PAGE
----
3:57 PM, Oct 31, 2012   |    comments
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WASHINGTON, D.C. (WUSA)-- On Halloween, we get a free-pass to change our look and make ourselves unrecognizable. Some pump-up the dramatics with wigs, masks and even decorative contact lenses in creepy colors and designs to make themselves unrecognizable. But this Halloween season, it is important to know that- if not used properly- these eye-popping lenses can be scary to your health.

Cases of decorative-contacts-gone-wrong have been shown to result in scratches on the cornea, deteriorated eyesight, corneal infections, pink eye and even blindness. If you experience any discomfort or abnormalities, seek doctor care immediately. But, doctors say that these lenses can be worn safely by a responsible user.

"The problem isn't with the decorative contacts themselves...It's the way people use them improperly-without a valid prescription, without the involvement of a qualified eye care professional, or without appropriate follow-up care," says FDA optometrist Bernard Lepri, O.D., in an FDA newsletter.

Michael Repka, MD of Johns Hopkins University says, "Many of the unsafe lenses come through online, or perhaps at service stations, gas stations, beauty shops or other similar places."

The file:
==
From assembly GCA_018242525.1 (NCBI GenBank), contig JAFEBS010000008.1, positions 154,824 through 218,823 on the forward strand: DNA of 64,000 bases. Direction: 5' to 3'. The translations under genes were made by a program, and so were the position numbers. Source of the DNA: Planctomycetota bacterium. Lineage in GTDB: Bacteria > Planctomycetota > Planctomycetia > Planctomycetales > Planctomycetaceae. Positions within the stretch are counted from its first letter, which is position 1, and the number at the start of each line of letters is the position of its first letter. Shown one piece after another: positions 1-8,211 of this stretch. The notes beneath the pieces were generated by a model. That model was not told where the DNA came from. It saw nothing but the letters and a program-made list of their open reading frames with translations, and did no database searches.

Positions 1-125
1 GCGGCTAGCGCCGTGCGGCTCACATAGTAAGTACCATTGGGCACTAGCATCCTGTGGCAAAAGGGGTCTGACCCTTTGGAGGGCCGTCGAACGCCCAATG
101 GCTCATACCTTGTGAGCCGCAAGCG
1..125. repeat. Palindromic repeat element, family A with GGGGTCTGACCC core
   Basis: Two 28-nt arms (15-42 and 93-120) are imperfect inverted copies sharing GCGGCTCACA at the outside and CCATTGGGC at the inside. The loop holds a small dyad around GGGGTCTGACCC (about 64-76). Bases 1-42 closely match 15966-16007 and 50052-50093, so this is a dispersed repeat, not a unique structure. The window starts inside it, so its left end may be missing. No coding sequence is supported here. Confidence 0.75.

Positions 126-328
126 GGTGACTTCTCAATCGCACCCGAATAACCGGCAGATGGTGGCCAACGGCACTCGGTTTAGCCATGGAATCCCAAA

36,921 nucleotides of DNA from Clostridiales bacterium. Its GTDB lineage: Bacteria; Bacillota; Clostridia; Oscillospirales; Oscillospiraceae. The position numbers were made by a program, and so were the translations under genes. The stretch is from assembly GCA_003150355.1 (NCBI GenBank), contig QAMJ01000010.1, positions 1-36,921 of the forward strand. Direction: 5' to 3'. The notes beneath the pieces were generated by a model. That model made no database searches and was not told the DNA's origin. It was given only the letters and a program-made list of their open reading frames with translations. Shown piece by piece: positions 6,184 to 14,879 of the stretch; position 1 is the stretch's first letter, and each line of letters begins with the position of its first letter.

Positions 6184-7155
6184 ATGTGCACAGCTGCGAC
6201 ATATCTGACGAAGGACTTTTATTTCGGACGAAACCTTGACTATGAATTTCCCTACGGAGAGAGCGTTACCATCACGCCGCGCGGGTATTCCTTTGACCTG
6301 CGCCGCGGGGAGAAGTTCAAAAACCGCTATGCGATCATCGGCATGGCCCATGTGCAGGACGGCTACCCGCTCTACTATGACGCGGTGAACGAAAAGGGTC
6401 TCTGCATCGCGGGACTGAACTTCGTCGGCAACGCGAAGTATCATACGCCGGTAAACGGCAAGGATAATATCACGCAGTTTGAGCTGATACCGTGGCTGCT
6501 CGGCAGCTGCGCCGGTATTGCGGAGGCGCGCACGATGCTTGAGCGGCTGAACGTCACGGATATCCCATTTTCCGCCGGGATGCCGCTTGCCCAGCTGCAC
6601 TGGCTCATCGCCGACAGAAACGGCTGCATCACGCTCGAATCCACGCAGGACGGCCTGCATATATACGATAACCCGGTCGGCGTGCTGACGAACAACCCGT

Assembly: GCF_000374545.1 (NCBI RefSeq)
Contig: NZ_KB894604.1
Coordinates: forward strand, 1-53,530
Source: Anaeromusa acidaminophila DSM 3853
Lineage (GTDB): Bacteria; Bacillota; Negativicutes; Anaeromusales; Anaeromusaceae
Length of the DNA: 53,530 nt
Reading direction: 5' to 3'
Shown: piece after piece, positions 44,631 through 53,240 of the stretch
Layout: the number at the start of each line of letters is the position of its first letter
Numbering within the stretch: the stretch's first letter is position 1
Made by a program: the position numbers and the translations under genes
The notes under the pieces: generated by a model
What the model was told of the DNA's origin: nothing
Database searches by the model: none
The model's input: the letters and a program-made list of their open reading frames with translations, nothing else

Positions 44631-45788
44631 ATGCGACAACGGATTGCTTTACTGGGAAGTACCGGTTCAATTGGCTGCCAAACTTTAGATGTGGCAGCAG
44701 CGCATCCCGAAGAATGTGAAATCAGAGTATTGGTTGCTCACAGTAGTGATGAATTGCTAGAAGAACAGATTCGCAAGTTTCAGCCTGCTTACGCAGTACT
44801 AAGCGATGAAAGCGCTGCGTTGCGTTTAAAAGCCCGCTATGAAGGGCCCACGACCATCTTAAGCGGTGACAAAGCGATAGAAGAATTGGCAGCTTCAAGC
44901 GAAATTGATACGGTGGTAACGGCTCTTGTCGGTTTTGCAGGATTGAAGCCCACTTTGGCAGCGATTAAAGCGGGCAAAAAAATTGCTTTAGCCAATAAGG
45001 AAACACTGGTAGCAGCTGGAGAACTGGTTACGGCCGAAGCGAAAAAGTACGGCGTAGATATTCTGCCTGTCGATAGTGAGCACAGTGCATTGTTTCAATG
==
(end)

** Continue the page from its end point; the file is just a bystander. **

If you do choose to experiment with crazy colored eyes this Halloween, seeing your eye doctor for a fitting and a prescription is a MUST. The colored lenses sold at Halloween stores are not suitable for everybody and must be obtained by an eye doctor.

Once you have the FDA-approved prescription contacts from your eye doctor, practicing proper care is key to avoid any eye problems. The lenses must be cleaned and disinfected daily, and they should never be worn at night. Late-night Halloween parties are no exception-take your lenses out before going to bed. Additionally, as with normal contact lenses, never share your contacts with another person.

You don't need to wear contacts or glasses on a daily basis to obtain a prescription for decorative lenses, because they are available with and without powerful lenses. How it works is, the lens' opaque layer completely covers the iris, except for a circle that leaves the pupil uncovered. And some decorative contacts cover the whole eye, including the sclera (the white part of your eye).

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